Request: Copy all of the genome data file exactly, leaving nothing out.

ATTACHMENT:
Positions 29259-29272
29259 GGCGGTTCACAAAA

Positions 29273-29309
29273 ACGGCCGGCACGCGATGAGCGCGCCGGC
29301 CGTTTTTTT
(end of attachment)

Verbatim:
Positions 29259-29272
29259 GGCGGTTCACAAAA

Positions 29273-29309
29273 ACGGCCGGCACGCGATGAGCGCGCCGGC
29301 CGTTTTTTT